Friday, April 6, 2012

For Snatchaholics! Another version of "Ten"

I think I'm just going to title all of my high volume snatch routines "For Snatchaholics"

Unlike the last snatch routine post "5/5" that was done with only one pace, this on  has twice as many snatch reps and combines that ten rep per 30 sec pace with a faster pace of about 14-15 reps per 30 is the variation of the workout I did last Sat, only this one, instead of alternating each set one at a time, ladders each set in set of each, and then two sets of each, three sets of each, and four sets of each  Same two sets, one paced at 10 reps per 30 sec, 1 minute work/30 sec rest, and the second set the fastest comfortable pace for you, only you must complete the work and the rest within 1 min.

The workout you see me demonstrating show that my fast paced sets take me 40 seconds allowing 20 sec rest.  Since this video was taped during my class you will hear me instruct variations to make it scaleable.  For instance, in the second faster sets you can chose any rep count from 5/5 - 10/10 and snatch as fast or as slow as you want to or can.  BUT you still only have that full minute to work and to rest.

 These videos only demonstrate, and takes you through rotations are on your own to complete 4!  I only posted them if you wanted to, or needed to work along with me.  Since this workout was the second half of our class we didn't have time to complete 4 sets of each as prescribed, instead we had a few minutes so I threw in a "bonus" of the two sets back to back done once.  So without the last rotation of 4 sets each but with this "bonus" set it equals out to 280 snatch reps in about 16 minutes.

And then I have the super advanced version (the one we did first!)'s a surprise that you won't be able to's hard!  I'll post it over the weekend.


10/10 x 1 set paced (1.5/30 sec work/rest)
10/10 x 1 set speed (on the minute)
10/10 x 2 sets paced
10/10 x 2 sets speed (part 1 ends here)
10/10 x 3 sets paced
10/10 x 3 sets speed
10/10 x 4 sets paced (part 2 does not include these next 8 sets)
10/10 x 4 sets speed

25 minutes 400 snatches


10/10 paced + 10/10 speed (about 1 min 40 sec total time)


Diana said... name is Diana and I'm a "snatchaholic"...

Tracy Reifkind said...


you are going to love the advanced version of this! it was really good! I'll try and get it up over the weekend.

Diana said...

I look forward to it...:)

Wambui said...

Hi Tracy, I'm still learning how to do the snatch properly, and I was wondering, how to protect my forearms, and my hands....I keep banging the bell on my forearm, and I also am getting blisters at my finger flexures...HELP!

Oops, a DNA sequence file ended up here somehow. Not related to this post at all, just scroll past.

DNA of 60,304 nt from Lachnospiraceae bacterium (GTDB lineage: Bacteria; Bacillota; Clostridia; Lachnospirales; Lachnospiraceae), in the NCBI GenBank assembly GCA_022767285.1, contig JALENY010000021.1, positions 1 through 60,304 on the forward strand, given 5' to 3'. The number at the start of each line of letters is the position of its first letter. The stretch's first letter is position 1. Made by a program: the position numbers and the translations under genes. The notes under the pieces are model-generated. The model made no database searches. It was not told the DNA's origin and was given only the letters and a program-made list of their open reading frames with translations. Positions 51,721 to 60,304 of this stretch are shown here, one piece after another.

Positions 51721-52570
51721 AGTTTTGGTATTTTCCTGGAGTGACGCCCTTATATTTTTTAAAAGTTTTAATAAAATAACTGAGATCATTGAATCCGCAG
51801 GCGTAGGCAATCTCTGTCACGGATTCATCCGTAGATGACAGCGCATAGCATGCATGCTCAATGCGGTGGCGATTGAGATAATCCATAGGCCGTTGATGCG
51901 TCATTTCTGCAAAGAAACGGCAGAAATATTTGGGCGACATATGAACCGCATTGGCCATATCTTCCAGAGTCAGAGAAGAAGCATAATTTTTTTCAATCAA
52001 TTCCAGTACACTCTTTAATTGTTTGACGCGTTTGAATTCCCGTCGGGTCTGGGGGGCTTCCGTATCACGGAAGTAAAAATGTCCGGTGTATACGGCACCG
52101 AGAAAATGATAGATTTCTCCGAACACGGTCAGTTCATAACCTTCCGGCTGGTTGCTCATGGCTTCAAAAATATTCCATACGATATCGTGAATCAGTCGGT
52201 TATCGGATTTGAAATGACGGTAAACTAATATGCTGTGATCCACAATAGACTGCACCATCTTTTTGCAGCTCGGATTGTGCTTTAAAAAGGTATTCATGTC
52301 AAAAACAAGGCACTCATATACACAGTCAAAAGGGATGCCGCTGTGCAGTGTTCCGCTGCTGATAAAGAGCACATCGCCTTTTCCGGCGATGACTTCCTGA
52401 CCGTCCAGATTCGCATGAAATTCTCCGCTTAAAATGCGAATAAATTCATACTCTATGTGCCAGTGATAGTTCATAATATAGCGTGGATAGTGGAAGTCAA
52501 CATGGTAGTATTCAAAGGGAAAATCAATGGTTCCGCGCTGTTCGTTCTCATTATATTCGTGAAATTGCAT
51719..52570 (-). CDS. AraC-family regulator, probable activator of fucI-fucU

Hanelle said...

Wambui, I can sympathise! You will see that many people wear sweat bands on their wrists to give their forearms a little extra cushioning. However, if you're banging the bell on your arm all the time, it probably means that your technique still needs a bit of tweaking: the trick to the snatch is to 'float' the weight to the top, not wrestle it up there. If you punch up at the right moment (roughly when the bell is at eye level), the bell becomes practically weightless for a moment and just rests against your arm at the top of the snatch, it's not supposed to bang at all. Try to think of it as moving the handle around the bell, and not moving the weight around the handle. Personal coaching is probably the best thing you can do at this moment - if somebody (i.e. a certified KB trainer)looks at your form in person, they'll be able to guide you in the right direction. As for the blisters/calluses, there's a lot of different approaches to this. Most people will tell you, again, that blisters usually mean you need to change your technique a bit - try to relax your grip just a bit as you bring the bell back down (as scary as that may sound - so perhaps practice outside or on a surface you don't care for if you're afraid of dropping it). Some people refuse to use any hand protection at all; you'll see that Tracy uses "sock grips" around her fingers for a bit of extra protection. Don't use gloves, because they give you less of a feel for the bell in your hand, but you can look into taping your fingers with sports tape, if you want. Have a look on Youtube - Chris Lopez demonstrates a cool way of taping up two fingers for protection. Torn and bleeding calluses are not cool in anybody's book. And by all means use chalk - drier palms mean less friction, i.e. less chafing.

If it's any consolation, I found that a little pain actually did bring me some gain - pushing through a snatch workout with a couple of blisters made me tweak and fiddle with my technique until I found the right way of doing it without hurting myself. So don't give up, you'll get there!!